Earth from Space | Smithsonian Institution
Space the final frontier (learn more about space and technology)
Geo Maps & Stats
Click To Enlarge The current cosmological consensus is that the universe began 13.7 billion years ago with the Big Bang. But a legendary physicist says he's found the first evidence of an eternal, cyclic cosmos. The Big Bang model holds that everything that now comprises the universe was once concentrated in a single point of near-infinite density. Before this singularity exploded and the universe began, there was absolutely nothing - indeed, it's not clear whether one can even use the term "before" in reference to a pre-Big-Bang cosmos, as time itself may not have existed yet. In the current model, the universe began with the Big Bang, underwent cosmic inflation for a fraction of a second, then settled into the much more gradual expansion that is still going on, and likely will end with the universe as an infinitely expanded, featureless cosmos.
3-Visualizations & mapping
AUSTIN, Texas — The largest cluster of galaxies seen yet in the early universe, a giant that astronomers have dubbed "El Gordo," could one day reveal secrets about the invisible dark matter that fills the universe, researchers said. El Gordo — which means "the fat one" in Spanish — is officially known as ACT-CL J0102-4915 and "is located more than 7 billion light-years from Earth, at a time when the universe was half its current age," study co-author John Patrick Hughes at Rutgers University told SPACE.com. The universe is about 13.7 billion years old. The monster galaxy cluster has mass about 2 quadrillion (that's 2 followed by 15 zeroes) times that of the sun, making it "the most massive known cluster in the distant universe." A galaxy cluster behemoth Galaxy clusters form through mergers of smaller groups of galaxies. Monster Galaxy Cluster 'El Gordo' Packs Mass of 2 Quadrillion Suns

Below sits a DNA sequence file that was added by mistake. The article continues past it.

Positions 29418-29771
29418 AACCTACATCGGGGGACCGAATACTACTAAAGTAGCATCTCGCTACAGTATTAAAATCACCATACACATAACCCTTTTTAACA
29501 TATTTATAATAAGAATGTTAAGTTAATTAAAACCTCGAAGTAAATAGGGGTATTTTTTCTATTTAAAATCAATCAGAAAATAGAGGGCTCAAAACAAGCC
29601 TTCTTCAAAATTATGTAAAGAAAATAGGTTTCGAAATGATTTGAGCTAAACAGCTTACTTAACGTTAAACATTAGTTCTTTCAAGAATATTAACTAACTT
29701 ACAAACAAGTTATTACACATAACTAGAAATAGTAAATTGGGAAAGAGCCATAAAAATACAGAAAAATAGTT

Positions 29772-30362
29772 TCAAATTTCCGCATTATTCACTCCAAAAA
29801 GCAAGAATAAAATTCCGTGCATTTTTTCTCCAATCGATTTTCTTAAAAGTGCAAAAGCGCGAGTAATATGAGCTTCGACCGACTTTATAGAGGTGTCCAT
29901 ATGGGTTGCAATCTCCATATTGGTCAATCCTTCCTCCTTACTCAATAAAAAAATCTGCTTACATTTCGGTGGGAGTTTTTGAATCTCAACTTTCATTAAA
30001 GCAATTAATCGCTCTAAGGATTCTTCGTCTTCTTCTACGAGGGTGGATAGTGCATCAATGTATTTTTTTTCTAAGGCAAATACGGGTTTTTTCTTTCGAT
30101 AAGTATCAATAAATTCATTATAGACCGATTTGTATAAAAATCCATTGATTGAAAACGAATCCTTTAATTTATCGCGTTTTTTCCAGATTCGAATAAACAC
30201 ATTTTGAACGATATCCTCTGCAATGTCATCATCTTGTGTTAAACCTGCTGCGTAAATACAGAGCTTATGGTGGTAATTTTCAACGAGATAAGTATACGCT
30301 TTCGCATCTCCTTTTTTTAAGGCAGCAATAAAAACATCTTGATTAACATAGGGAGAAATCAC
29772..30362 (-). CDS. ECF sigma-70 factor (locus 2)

Our Cosmic Neighborhood From our small world we have gazed upon the cosmic ocean for thousands of years. Ancient astronomers observed points of light that appeared to move among the stars. They called these objects "planets," meaning wanderers, and named them after Roman deities—Jupiter, king of the gods; Mars, the god of war; Mercury, messenger of the gods; Venus, the goddes of love and beauty, and Saturn, father of Jupiter and god of agriculture. The stargazers also observed comets with sparkling tails, and meteors or shooting stars apparently falling from the sky.
Credits: Scale of the Universe 2 was created by Cary and Michael Huang. Drag the scrollbar or use your mouse-wheel to zoom in and out of the universe. Prepare to have your mind blown!
Feature Asteroid 2012 DA14 Earth Flyby ...or explore missions and their technology in more detail. Watch Curiosity (MSL) land on Mars, ride with Juno on its way to Jupiter, or learn about the power systems behind Curiosity and other missions. Already taken a tour?
Views of the Solar System
Artist Ron Miller takes us on a journey to eight of the most breathtaking views that await explorers of our solar system. The scale of these natural wonders dwarfs anything Earth has to offer. What might we see and feel if we could travel to these distant domains? By interpreting data from probes such as NASA's Cassini, which is now exploring the Saturnian system, and MESSENGER, which goes into orbit around Mercury in March 2011, the artist's eye allows us an early visit to these unforgettable locales. Start >
How White Holes (Might) Work
Globes virtuels, images satellites
Twenty Four Hour View of the Sky